Before Laszlo Polgár conceived his children, before he even met his wife, he knew he was going to raise geniuses. He’d started to write a book about it. He saw it moves ahead.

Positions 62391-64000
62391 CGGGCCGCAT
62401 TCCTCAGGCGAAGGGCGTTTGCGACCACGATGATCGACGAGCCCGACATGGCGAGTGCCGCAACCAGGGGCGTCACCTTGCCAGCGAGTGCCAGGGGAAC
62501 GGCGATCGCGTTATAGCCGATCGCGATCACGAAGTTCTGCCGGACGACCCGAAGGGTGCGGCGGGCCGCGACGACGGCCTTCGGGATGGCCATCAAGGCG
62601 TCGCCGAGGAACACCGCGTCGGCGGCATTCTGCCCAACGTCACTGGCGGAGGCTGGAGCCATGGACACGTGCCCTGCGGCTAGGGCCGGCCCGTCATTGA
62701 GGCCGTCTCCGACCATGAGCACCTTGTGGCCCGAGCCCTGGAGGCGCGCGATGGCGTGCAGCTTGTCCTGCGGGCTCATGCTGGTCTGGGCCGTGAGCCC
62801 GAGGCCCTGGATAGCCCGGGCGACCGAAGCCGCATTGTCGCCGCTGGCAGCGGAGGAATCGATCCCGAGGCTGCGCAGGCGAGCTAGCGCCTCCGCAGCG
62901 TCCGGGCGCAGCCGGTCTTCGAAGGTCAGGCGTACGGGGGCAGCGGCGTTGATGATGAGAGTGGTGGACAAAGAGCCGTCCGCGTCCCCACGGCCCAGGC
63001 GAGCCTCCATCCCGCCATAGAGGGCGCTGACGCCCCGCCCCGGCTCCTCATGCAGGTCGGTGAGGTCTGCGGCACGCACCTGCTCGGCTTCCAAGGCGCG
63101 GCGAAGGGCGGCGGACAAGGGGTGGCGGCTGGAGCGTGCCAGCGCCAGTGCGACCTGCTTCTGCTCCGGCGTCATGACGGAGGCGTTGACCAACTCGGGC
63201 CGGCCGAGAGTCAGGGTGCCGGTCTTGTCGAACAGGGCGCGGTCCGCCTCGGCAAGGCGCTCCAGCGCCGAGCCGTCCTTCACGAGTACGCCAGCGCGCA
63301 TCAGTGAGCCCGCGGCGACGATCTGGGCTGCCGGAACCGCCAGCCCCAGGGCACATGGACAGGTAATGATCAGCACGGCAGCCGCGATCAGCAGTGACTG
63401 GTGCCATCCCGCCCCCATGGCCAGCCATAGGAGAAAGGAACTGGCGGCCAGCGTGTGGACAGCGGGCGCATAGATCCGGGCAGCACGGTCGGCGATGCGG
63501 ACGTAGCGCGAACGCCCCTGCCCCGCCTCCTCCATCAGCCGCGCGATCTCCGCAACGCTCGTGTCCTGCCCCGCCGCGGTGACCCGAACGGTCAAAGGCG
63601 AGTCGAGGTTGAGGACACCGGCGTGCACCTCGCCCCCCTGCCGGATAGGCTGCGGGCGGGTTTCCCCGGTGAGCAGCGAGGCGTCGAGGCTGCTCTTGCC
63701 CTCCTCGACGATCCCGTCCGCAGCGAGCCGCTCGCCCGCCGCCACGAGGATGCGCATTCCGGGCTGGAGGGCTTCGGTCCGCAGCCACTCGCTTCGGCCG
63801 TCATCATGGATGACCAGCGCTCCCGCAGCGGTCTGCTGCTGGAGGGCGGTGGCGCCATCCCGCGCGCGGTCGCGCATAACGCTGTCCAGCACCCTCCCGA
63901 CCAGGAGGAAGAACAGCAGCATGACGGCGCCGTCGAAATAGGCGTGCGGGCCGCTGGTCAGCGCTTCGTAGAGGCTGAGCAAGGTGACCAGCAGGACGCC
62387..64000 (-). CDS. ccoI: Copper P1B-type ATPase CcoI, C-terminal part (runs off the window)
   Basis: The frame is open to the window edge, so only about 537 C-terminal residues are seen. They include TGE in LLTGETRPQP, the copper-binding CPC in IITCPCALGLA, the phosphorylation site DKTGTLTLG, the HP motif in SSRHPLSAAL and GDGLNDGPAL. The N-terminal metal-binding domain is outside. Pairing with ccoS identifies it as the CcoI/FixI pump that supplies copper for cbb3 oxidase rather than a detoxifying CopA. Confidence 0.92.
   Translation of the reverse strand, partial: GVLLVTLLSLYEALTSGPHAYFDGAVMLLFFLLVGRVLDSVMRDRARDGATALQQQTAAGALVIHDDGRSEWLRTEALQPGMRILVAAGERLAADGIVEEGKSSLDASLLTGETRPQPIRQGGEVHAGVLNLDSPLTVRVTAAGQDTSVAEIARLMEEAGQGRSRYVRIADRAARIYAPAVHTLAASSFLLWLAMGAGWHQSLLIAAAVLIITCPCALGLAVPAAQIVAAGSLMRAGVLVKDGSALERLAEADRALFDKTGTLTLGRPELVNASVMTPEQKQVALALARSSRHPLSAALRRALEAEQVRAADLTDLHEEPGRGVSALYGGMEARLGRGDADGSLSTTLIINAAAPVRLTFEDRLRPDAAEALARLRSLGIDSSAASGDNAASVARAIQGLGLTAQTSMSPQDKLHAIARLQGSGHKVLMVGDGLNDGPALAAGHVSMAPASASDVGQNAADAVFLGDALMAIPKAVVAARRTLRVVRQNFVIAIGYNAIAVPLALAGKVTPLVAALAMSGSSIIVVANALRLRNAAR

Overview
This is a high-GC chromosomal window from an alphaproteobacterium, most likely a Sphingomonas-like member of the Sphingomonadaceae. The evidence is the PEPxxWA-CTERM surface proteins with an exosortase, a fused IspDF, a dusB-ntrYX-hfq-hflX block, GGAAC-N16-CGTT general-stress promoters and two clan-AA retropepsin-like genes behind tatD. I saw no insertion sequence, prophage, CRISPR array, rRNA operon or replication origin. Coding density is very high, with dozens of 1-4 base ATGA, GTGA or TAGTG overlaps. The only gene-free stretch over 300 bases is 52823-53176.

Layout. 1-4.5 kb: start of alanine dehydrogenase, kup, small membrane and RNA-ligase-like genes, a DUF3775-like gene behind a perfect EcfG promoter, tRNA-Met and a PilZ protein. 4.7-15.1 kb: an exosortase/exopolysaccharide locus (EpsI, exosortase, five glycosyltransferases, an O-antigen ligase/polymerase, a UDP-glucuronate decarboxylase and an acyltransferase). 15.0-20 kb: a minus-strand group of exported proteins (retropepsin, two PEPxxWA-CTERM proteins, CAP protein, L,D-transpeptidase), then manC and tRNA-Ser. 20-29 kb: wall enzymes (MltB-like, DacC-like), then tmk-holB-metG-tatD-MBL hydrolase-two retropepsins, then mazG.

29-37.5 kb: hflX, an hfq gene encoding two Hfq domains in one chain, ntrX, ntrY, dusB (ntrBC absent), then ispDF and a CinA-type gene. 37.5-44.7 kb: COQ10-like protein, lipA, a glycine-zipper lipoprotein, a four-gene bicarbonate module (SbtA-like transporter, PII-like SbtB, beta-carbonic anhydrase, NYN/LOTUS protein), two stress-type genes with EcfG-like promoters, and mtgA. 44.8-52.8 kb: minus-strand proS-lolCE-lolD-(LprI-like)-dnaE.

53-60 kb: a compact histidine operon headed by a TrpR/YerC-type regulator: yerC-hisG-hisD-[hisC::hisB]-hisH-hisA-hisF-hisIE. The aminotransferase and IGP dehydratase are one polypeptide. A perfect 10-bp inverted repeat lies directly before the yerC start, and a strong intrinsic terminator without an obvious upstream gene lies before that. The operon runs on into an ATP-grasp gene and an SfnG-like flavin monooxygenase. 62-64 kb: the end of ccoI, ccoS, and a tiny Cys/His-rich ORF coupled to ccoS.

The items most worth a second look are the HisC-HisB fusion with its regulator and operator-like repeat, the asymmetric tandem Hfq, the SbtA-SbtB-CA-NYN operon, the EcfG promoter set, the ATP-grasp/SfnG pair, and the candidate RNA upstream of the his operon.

By their first meeting, a dinner and walk around Budapest in 1965, Laszlo told Klara, his future bride, how his kids’ education would go. He had studied the lives of geniuses and divined a pattern: an adult singularly focused on the child’s success. He’d raise the kids outside school, with intense devotion to a subject, though he wasn’t sure what. “Every healthy child,” as he liked to say, “is a potential genius.” Genetics and talent would be no obstacle. And he’d do it with great love.